Very Simply Different
One way to correct that perception is by generating more wins, and the Bush Administration has begun to get more aggressive — notably by filing a case against Europe’s then four-year-old ban on GMO food last May, and against China’s value-added tax on semiconductors in March (see “Chinese Walls,” at the end of this article).
But unlike those involving bananas or steel, these latest cases point to a more-serious divide welling up between the United States and Europe. “Increasingly, I’m worrying that [the disagreements] are over fundamental, almost philosophical issues, rather than over bananas or some other commodity,” says Reinsch. He points to the EU’s actions against Microsoft last March — fining the software giant $613 million for anticompetitive behavior, and ordering it to unbundle its media player from Windows software and share some of its code — as the latest sign of a divergence between U.S. and EU regulation of competition. Reinsch says this trend began with European antitrust regulator Mario Monti’s decision to kill the proposed merger of Honeywell and General Electric in 2001.
And then there’s “the vexed question,” as Lamy called it, of Europe’s opposition to GMOs, which the United States claims has cost American farmers more than $200 million a year in U.S. corn exports. The United States argues that Europe has wrongly closed its markets to GMO products (and beef from hormone-treated cattle) without providing any scientific basis for doing so. “This case is about playing by the rules negotiated in good faith,” said U.S. Agriculture Secretary Ann Veneman when the claim was filed.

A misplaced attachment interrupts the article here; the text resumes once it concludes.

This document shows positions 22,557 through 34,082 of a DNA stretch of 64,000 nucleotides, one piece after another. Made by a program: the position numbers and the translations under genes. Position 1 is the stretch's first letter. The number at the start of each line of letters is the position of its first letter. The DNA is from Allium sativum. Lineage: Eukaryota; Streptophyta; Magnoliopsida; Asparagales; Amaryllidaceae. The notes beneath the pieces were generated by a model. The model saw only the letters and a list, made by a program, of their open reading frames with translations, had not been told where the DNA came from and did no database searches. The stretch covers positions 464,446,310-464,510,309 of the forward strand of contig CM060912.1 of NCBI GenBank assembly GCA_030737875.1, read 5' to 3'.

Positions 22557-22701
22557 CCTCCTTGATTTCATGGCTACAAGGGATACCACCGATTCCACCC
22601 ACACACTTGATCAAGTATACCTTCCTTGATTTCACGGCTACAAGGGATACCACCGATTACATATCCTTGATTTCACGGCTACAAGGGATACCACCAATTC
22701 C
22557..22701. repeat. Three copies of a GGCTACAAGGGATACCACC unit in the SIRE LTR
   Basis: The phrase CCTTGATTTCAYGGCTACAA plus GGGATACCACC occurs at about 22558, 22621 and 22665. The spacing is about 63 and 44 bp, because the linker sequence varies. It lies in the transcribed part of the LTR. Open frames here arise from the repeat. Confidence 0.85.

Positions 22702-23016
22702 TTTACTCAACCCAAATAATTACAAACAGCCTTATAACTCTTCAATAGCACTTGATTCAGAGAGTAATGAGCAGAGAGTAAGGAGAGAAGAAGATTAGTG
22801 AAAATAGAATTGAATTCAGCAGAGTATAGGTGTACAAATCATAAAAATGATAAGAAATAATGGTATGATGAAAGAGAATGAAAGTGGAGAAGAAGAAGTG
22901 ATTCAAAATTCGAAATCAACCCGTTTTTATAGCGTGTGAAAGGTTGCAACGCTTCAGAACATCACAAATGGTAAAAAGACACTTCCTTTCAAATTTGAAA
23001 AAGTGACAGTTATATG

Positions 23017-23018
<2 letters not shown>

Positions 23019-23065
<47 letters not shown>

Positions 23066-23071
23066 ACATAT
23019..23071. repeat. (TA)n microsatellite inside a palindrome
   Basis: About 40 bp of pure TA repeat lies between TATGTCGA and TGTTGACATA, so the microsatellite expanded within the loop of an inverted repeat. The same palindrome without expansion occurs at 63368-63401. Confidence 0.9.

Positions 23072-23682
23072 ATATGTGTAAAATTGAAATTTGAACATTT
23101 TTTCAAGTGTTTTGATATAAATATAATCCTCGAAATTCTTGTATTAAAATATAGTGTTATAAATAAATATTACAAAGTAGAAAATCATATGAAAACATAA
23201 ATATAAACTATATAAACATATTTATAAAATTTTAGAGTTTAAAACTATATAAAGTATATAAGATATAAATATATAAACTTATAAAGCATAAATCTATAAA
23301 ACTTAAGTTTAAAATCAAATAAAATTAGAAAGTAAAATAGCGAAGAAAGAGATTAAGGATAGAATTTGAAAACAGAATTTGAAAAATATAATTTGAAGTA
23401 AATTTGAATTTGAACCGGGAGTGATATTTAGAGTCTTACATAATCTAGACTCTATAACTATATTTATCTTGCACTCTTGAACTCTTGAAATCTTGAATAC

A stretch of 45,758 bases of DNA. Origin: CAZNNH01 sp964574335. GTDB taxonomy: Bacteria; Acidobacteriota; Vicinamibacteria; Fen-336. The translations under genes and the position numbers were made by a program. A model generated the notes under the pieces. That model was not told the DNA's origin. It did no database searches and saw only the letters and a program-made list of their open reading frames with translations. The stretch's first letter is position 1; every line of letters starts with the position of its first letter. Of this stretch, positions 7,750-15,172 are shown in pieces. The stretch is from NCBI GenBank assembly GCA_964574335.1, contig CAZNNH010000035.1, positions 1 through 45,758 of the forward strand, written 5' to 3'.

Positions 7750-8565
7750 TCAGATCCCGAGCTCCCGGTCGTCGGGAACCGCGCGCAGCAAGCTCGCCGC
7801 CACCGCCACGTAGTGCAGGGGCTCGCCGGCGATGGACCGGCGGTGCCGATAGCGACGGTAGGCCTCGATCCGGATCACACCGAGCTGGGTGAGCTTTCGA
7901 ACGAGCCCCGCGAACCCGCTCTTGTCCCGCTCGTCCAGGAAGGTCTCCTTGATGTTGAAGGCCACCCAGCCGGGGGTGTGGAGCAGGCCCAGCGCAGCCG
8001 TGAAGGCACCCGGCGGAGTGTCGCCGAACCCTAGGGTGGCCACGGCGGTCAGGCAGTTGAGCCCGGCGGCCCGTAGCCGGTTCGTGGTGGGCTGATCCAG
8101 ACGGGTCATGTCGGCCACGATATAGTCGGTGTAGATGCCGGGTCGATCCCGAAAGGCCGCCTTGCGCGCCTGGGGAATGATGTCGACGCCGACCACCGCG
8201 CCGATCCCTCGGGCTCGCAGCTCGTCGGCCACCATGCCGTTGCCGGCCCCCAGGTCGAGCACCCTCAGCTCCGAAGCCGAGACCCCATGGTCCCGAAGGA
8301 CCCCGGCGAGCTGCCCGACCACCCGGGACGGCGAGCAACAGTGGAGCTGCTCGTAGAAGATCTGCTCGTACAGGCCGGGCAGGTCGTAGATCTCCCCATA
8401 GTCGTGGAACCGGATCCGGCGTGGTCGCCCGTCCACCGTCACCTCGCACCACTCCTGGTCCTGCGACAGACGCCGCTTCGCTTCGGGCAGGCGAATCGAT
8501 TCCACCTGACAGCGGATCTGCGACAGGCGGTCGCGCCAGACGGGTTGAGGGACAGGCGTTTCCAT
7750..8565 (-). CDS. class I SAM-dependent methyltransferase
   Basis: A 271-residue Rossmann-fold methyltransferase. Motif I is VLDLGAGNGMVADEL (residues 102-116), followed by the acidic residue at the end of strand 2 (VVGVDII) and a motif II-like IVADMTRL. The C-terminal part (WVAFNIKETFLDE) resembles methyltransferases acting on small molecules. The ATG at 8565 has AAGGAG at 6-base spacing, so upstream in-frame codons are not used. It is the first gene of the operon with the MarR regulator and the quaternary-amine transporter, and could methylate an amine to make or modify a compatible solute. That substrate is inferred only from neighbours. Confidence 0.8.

But the question is somewhat more complex. The EU’s ban on GMOs was finally lifted last month after a series of traceability and labeling regulations were put in place for all biotechnology products and “downstream” products — that is, products that may contain (or have eaten) biotech crops. The U.S. Trade Representative office says these rules are expected to be “onerous and expensive,” and the United States has not lifted its WTO suit. Meanwhile, the European Food Safety Authority has lined up more than 10 GMO food products for review. By the time the WTO rules on the U.S. complaint, predicts the EC’s Laya, “it will no longer be an issue.”
To Lamy, there’s a sharp distinction between Bush’s steel tariffs and the GMO ban. The former, he said in March, “were clearly designed to protect an uncompetitive industry.” By contrast, the GMO ban was not designed to protect European farmers (the EU does import non-GMO crops and seed), “but reflects our society’s highly precautionary preference in this area.” Ultimately, said Lamy, there’s a distinction between protectionism and “the legitimate protection of social choices.”
But that protection is beginning to rankle. On this side of the Atlantic, the EU’s social choices on health and safety issues often look like thinly disguised trade barriers. A case in point: Last June, the EU banned all U.S. honey exports because the Food and Drug Administration would not agree to adopt Europe’s more-stringent testing standards. “There’s never been a quality issue with U.S. honey,” says the National Honey Board’s Julia Pirnack, “but a ban doesn’t look good to [European] consumers.”